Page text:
Fort Mill Times

Fort Mill Talks on to lease railroad property

Town officials are working on another plan to drastically alter the appearance of downtown Fort Mill.

Fort Mill is close to a deal with Norfolk Southern Railway and three former business owners to tear down the two white cinder block buildings along the tracks and the small white warehouse across White Street, Town Manager David Hudspeth said. The town wants to use the property the buildings now occupy as part of a beautification and revitalization project.

The buildings, including the old Fort Mill Hardware store, technically belong to the tenants who built them, although the land beneath the buildings remains under the control of Norfolk Southern. The family-runhardware store closed in 2006 after 60 years in business.

"[All of the building owners] would have the option to move the buildings, except you can't move them," Hudspeth said. "The owners have given us permission to demolish them."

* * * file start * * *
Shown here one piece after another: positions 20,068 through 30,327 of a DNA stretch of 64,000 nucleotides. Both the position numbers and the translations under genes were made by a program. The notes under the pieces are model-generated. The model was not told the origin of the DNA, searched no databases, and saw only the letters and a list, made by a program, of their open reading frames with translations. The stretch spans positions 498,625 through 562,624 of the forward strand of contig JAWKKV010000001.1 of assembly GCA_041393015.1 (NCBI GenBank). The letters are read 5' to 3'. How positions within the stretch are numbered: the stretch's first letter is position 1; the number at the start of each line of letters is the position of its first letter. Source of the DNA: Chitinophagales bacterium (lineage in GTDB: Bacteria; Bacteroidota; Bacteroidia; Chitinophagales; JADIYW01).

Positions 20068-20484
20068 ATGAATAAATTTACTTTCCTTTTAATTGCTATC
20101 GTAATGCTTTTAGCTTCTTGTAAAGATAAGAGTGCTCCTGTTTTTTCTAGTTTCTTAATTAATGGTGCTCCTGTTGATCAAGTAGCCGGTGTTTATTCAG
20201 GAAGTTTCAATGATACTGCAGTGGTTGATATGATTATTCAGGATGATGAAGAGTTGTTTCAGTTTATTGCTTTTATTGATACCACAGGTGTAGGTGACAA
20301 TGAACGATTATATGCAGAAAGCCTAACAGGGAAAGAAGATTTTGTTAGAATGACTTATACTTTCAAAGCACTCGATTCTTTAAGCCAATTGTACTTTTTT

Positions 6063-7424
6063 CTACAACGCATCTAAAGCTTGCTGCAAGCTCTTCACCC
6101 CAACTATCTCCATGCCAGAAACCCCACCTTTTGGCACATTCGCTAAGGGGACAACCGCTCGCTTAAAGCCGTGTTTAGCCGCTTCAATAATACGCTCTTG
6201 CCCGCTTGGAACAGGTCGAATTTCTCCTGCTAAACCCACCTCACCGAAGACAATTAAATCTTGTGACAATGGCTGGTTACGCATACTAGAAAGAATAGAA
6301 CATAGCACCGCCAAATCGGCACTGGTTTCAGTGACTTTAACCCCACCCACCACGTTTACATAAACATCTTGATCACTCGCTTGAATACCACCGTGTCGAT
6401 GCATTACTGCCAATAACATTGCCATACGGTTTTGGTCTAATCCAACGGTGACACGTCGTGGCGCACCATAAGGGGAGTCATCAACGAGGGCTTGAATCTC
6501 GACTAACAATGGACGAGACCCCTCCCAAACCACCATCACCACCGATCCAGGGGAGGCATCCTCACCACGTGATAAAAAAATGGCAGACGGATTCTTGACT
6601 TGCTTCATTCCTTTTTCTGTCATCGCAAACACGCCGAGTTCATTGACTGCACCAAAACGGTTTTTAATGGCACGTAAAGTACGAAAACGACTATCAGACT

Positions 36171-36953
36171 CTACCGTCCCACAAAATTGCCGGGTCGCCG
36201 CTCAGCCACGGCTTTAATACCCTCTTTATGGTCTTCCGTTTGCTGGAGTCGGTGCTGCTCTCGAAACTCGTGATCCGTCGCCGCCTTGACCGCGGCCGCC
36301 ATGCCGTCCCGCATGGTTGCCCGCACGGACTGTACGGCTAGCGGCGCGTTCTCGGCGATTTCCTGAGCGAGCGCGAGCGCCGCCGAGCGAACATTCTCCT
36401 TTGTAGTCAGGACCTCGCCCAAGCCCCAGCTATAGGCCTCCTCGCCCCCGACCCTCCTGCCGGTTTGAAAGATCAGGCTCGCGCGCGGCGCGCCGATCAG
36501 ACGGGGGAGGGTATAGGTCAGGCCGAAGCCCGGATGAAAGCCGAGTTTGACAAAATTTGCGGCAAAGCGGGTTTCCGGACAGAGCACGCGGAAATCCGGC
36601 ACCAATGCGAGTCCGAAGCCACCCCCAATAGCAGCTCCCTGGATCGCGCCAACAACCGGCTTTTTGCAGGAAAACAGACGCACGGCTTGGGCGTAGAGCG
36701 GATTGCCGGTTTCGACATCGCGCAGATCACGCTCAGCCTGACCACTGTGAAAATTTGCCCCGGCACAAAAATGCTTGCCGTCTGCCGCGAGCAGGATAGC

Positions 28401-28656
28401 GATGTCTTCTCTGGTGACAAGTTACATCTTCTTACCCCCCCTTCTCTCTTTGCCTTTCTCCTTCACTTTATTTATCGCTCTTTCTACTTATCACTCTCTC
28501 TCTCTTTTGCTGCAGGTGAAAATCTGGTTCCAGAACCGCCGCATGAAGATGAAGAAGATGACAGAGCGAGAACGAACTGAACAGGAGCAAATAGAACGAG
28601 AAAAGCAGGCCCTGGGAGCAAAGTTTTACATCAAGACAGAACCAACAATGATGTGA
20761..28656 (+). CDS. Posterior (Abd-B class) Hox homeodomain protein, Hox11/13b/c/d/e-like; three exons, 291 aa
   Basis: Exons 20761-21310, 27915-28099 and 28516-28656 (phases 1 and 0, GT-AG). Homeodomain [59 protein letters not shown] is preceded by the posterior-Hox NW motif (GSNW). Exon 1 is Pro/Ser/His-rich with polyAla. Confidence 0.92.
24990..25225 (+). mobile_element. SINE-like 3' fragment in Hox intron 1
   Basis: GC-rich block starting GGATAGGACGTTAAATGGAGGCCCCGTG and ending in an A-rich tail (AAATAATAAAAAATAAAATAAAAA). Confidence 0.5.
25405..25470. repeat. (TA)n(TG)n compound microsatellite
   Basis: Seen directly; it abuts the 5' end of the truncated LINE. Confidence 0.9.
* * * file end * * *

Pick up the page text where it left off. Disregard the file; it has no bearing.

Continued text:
However, the town can't demolish the buildings until it signs a lease for the land with Norfolk Southern and jumps through several other hoops, Hudspeth said. Getting a lease from Norfolk Southern may be the easiest part, he explained; The town has made several attempts in recent years to strike a deal with the railway company.

Demolishing the buildings will require inspections to determine if any hazardous materials, such as asbestos or lead paint, have to be removed. Fort Mill will have to hire a contractor to conduct the demolition work, and Norfolk Southern will have to sign off on it. The town will also need a permit from the S.C. Department of Health and Environmental Control before the buildings can be razed. The total cost of the project will depend in part on factors such as removing asbestos if necessary, Hudspeth said.

"The owners don't have a use for the buildings and neither do we," Hudspeth said. "We do have use for the land."

The lease being discussed would cover all of the property owned by Norfolk Southern along the tracks from the intersection of Spratt and White streets on the hillside along White Street to Massey Street. Hudspeth did not disclose a lease amount because it is still being negotiated.

The town views the property as one of its "gateways" to Fort Mill and the town wants to control and beautify the image it projects as people drive in along Spratt Street, officials said.

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